Historical Perspective of Bisphenol A and Phthalates in the Environment and Their Health Effects

Historical Perspective of Bisphenol A and Phthalates in the Environment and Their Health Effects

Rayees Ahmad Bhat (Jiwaji University, India), D. Kumar (Jiwaji University, India), Sajood Maqbool Bhat (Sanjay Gandhi Smriti Government P. G. College Sidhi, India) and Irfan Rashid Sofi (Jiwaji University, India)
DOI: 10.4018/978-1-5225-9452-9.ch013
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Plastics are widely used in modern life, and their unbound chemicals Bisphenol A and Phthalates, which are important chemical-building blocks, can leach out into the surrounding environment. They are also ubiquitous contaminants in the human body, wildlife, and the environment. BPA and PAEs have recently attracted the special attention of the scientific community, regulatory agencies, and the general public because of their high-production volume, widespread use of plastics, and endocrine-disrupting effects.
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Bisphenol A

Figure 1.


BPA is (4,4-isopropylidenediphenol 2,2-bis(4- hydroxyphenyl)-propane). an organic synthetic compound with the chemical formula (CH3)2C(C6H4OH)2 belonging to the group of diphenylmethane derivatives and bisphenols, with two hydroxyphenyl groups. It contains two functional phenol groups that allow the chemical to interact with estrogen and androgen receptors as both an agonist and antagonist. (Michalowicz J. 2014) BPA is classified as a xenoestrogen (environmental estrogen). Its ability to stimulate the estrogen receptor further classifies it as an endocrine disrupting chemical (EDC). (Vandenberg LN, et al.2007. Vandenberg LN, et al. 2009) (The estrogenic activity of BPA has been estimated to be 1/1,000 to 1/10,000 of that of 17β- estradiol. (Guo H, et al.2010)

BPA is contained in polycarbonate plastics and epoxy resins and is used in the production of polyvinyl chloride. (Rosenfeld CS. 2015) Items containing BPA include children's toys, dental sealants, lining of water pipes, food and beverage containers such as plastic water bottles, food packaging and the inner coating of cans and bottles. (Konieczna A, Rutkowska A, Rachon D. 2015) It estimated that each year greater than 15 billion pounds of BPA are produced and over 100 tons are released into the atmosphere. The primary route of exposure of BPA is oral, mainly from eating or drinking from products containing BPA. Other potential exposures include inhalation from dust particles and atmospheric exposure. Once the compound is introduced via the oral route it is absorbed in the gastrointestinal tract and undergoes hepatic metabolism including oxidation and hydrolysis, which leads to the production of several metabolites including BPA monosulfate, BPA glucuronide, and BPA disulfate. (Matthews JB, Twomey K, Zacharewski TR, 2001) These metabolites then undergo conjugation and can be excreted in the urine and feces. The presence of BPA and its metabolites can be measured in bodily fluids, including urine and serum, by using the combined techniques of solid-phase extraction coupled with isotope dilution high-performance liquid chromatography and mass spectrometry.(Vandenberg LN, et al. 2010) Small studies have estimated the half-life of excretion of urinary BPA to approximate 4-5 hours.(Stahlhut RW, Welshons WV, Swan SH. 2009)Subsequent pharmacokinetic analyses suggest that the rate of excretion of BPA is not greatly affected by fasting, implying that either BPA is excreted slowly from the body or there exists other significant areas of exposure beyond dietary routes.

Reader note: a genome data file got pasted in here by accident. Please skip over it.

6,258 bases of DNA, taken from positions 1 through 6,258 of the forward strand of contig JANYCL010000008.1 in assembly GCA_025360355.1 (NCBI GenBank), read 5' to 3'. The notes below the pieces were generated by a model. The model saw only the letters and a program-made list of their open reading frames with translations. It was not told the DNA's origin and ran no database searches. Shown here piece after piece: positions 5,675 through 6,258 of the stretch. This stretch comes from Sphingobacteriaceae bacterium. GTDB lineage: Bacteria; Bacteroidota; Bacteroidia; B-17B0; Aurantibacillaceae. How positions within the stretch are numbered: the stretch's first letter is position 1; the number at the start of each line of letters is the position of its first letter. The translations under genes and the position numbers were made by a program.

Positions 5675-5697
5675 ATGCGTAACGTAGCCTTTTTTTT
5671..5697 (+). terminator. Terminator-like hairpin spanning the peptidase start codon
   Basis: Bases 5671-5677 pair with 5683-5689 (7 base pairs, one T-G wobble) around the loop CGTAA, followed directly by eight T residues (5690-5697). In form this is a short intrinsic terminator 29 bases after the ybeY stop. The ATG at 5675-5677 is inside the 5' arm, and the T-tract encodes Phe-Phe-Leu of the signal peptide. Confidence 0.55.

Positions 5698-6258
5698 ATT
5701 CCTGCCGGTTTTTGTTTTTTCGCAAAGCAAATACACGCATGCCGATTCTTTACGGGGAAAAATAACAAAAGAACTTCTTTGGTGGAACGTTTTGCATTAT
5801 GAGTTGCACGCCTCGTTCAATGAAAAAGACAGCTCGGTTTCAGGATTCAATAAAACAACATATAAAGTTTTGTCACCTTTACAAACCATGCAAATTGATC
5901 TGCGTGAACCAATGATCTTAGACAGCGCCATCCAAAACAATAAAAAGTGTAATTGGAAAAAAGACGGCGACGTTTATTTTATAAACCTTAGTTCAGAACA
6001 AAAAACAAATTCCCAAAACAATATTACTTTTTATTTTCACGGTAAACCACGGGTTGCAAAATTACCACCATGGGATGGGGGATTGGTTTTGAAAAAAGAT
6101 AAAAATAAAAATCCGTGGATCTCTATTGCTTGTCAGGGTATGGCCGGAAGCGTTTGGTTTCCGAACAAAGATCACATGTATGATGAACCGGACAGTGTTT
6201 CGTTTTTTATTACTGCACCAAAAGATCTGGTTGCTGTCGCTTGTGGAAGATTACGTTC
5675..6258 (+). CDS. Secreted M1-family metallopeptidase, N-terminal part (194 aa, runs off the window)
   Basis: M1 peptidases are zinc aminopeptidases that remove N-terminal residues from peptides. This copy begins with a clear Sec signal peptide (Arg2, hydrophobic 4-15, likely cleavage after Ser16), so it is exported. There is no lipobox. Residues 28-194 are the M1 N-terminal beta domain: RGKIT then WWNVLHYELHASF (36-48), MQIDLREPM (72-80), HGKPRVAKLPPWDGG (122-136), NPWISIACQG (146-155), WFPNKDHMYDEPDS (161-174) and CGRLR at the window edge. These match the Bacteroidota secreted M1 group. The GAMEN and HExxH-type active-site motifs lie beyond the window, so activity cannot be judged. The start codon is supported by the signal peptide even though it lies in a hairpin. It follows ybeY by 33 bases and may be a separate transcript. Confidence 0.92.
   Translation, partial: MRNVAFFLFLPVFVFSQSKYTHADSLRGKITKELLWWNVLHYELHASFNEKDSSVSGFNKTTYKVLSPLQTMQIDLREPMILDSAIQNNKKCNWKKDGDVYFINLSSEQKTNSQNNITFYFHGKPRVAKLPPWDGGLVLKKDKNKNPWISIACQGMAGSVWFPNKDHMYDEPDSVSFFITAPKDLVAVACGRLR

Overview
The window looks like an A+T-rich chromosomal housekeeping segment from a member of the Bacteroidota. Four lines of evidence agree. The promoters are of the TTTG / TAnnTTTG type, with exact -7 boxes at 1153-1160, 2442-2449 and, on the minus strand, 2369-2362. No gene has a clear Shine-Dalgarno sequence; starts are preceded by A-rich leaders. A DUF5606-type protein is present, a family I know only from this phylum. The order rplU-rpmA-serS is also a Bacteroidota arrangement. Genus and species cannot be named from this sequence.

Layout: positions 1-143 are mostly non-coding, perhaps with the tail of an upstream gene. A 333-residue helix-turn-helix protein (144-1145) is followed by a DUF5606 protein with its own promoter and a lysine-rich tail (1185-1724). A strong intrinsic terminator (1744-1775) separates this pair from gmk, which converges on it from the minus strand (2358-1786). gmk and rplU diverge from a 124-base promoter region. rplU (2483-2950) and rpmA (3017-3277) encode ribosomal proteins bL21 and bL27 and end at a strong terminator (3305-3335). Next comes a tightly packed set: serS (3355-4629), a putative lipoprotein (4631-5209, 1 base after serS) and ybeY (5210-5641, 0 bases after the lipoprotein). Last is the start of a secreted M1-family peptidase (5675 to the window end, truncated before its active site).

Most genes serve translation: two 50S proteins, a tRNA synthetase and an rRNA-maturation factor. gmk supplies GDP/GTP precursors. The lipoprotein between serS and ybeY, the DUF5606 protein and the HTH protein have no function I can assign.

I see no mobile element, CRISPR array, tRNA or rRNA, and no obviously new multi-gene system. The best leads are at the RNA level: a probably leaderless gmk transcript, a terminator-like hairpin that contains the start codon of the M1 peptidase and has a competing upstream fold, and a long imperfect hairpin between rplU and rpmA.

Phthalates are synthetic diesters of phthalic acid- dialkyl- or alkyl/aryl esters of 1,2-benzenedicarboxylic acid. (North ML, et al. 2014). The chemical structures of each individual phthalate vary, mostly according to their side chains and molecular weight. They can be grouped into two broad categories: low molecular weight and high molecular weight. Low molecular weight phthalates include dimethyl phthalate (DMP), diethyl phthalate (DEP), and dibutyl phthalate (DBP). High molecular weight phthalates include diethyl hexyl phthalate (DEHP), diisononyl phthalate (DINP), diisodecyl phthalate (DIDP) and benzyl butyl phthalate (BBzP).

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